He was talking to me.  But he was sending his real message to her.  And she got it.

    Not that he was finished with the pie lesson:  Now he was telling me how you made a well in the center of the bowl, and splashed in only enough ice water for the top crust first, gathering up the dough to make a ball—not a perfect round ball; that would require more water than you wanted.  Let it hold together just enough so you can roll it out.

    We didn’t have a rolling pin, but Frank said no problem, we could use a wine bottle, with the label taken off.  He showed me the motion first—swift, brisk strokes, from the center out.  Then he had me try.  The only way to learn anything, to do it.

    Our dough, when we rolled it out on the counter, seemed hardly to hold together at all.  His rolled-out dough only vaguely took the form of a circle.  There were places where the pieces didn’t even hold together at all, though these he pressed together with the heel of his hand. 

    Heel of the hand, he said.  It’s got the perfect texture and temperature.  People buy all these fancy tools.  When sometimes the best tool for the job is right there attached to your own body. Always there when you need it.

    For a bottom crust, there was no big problem getting it in the pie dish.  Frank and I had rolled out the dough on wax paper, and now that it was thin enough for his liking, and holding together, if just barely, he flipped the plate over, so it lay upside down over the rolled-out dough.  Then he picked up the wax paper and turned the whole thing over.  Peeled off the paper.  Presto. 

    He put me in charge of the filling.  He let me sprinkle the sugar on the peaches first, and a little cinnamon. 

    It would be great if we had Minute Tapioca to soak up the juices here, he said.  What do you know?   We did. 

    My gram’s secret ingredient, he said.  Scatter a little of this stuff over the crust before you put your filling in—just so it looks like salt on a road in winter, when there’s ice—and you’ve seen your last of soggy crust.  This stuff soaks up the juices for you, without that cornstarch flavor.  You know those pies I’m talking about here, right Henry?  The ones with that gluey consistency, like the inside of a Pop Tart.

    I did.  We had about a hundred boxes of them in our freezer at that very moment.

    Then we were ready for the top crust.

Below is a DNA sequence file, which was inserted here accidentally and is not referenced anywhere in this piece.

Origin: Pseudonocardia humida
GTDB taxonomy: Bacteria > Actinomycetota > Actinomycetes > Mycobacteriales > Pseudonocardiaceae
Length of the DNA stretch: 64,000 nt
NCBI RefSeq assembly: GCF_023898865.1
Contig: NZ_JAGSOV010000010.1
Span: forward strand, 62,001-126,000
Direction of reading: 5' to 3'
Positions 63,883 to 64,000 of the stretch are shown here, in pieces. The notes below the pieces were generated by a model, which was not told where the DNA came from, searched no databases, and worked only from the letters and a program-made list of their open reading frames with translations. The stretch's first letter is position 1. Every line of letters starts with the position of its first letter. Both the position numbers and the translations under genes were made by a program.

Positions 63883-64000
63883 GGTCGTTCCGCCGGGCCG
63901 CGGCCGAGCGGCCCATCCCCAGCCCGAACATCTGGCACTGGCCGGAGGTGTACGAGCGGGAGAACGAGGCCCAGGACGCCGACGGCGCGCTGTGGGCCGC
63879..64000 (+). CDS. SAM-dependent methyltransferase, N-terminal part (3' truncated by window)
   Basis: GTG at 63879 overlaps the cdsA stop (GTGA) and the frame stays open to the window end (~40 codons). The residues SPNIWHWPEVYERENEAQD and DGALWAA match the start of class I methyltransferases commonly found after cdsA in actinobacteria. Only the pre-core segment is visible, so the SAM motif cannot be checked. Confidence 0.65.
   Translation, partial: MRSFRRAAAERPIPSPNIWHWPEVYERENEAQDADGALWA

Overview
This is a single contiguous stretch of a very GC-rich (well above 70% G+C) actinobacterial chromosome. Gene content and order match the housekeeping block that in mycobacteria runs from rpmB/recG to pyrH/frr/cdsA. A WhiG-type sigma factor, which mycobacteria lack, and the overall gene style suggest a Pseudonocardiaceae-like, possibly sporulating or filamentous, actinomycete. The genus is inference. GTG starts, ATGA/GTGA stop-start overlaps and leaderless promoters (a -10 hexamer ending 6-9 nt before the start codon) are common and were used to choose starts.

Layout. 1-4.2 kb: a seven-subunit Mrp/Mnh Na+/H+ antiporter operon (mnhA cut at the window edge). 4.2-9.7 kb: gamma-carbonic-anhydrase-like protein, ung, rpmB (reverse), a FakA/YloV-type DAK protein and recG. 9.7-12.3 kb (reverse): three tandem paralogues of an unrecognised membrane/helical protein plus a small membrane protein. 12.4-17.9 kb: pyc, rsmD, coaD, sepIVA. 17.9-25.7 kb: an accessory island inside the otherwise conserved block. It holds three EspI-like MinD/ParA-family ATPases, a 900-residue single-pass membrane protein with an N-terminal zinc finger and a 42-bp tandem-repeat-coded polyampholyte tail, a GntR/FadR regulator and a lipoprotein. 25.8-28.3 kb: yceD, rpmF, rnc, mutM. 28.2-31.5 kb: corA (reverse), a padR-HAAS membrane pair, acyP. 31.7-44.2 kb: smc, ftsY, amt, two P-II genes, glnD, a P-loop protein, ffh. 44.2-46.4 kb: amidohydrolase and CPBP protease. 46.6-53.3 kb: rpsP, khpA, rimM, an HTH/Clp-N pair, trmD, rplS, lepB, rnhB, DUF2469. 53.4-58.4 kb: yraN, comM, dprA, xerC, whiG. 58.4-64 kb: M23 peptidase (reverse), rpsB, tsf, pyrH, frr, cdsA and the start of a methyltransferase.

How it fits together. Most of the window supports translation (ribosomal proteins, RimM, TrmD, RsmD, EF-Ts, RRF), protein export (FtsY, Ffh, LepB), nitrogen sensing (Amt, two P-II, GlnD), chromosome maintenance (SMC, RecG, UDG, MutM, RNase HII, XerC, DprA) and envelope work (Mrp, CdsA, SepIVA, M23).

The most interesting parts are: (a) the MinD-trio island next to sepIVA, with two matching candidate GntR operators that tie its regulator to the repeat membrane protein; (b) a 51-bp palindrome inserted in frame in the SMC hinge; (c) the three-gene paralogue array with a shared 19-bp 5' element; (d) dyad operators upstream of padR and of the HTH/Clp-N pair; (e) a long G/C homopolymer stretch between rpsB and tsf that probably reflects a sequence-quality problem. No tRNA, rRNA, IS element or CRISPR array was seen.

This one has to stay together a little better than the bottom. because we have to lift it, he told me. Still, it was always easier to add more water than take some away. 

    I looked over at my mother again.  She was looking at Frank. He must have felt it because he looked up then himself, back at her.

    Funny the way advice works, he said.  A person might have been  gone from your life twenty-five years.  Certain things they said just stay in your head. 

    Never overhandle the dough. Another of his gram’s sayings. 

    He got that one wrong, however, he told us.  Thought she meant money. That was a joke, he explained. We might not have known because one thing about Frank, the muscles on his face, that pulled so tightly under the skin of his jaw, seemed never to have formed what you could call a smile.

    We rolled out the top crust, also on wax paper.  Only this time there was no way a person could turn the pie dish over on the dough, because there were peaches in it now.  We’d have to lift that circle of dough off the sheet and flip it on top of the pie.  For a split second there, our flaky crust, with only the minimum amount of ice water holding it together, would be suspended in the air.  Hesitate in the act of lifting it and turning, and the whole thing would fall apart.  Flip too fast, and you could miss your mark.

    A person needed a steady hand, but also, a steady heart.  This is a moment about faith and commitment, Frank said.

    Up until now, Frank and I had worked alone, just the two of us.  My mother had only been watching.  Now he put a hand on her shoulder. 

    He said, I think you can handle this, Adele.

    Some time back—I could no longer remember when this wasn’t true—my mother’s hands had begun to tremble.  Picking up a coin from the counter, or chopping vegetables—on the rare occasions, like today, when we’d have some kind of fresh produce to cut up—her hand would sometimes shake so violently on the knife, she’d set down whatever it was she’d been cutting up and say, Soup sounds good tonight.  What do you think, Henry?

    Times she wore lipstick—rare times we went out—the outlines didn’t always match her lips exactly right.  It was the reason she’d  mostly given up her cello, probably. On the frets, she had a natural vibrato, but she couldn’t keep her hand steady on the bow.   Something like what she’d attempted that afternoon—stitching his pants—was also a challenge.  Threading a needle, impossible.  I did that part.

    Now my mother stepped up alongside the counter, next to where Frank had been standing with the wine bottle that had served as our rolling pin.

    I’ll try, she said, taking the circle of dough between the fingers of her two hands, and folding it over the way Frank showed her.  He was standing very close.  She held her breath.  The circle of dough landed just where it was supposed to, on top of the peaches. 

    Perfect, honey, he said. 
    Then he showed me how to pinch along the sides, to fix the top crust to the bottom one.  He showed me how to brush the top with milk, and sprinkle sugar on, and pierce the dough with a fork in three places, to let the steam out.  He slipped the pie into the oven.

    Forty-five minutes from now, we’ll have ourselves a pie, he said.  My grandma had a saying, Even the richest man in America isn’t eating tastier pie than we are tonight.  That will be so for us.

    I asked him then where his grandma was now.

    Passed on, he said.  His voice as he said this suggested it might not be a good thing, asking more.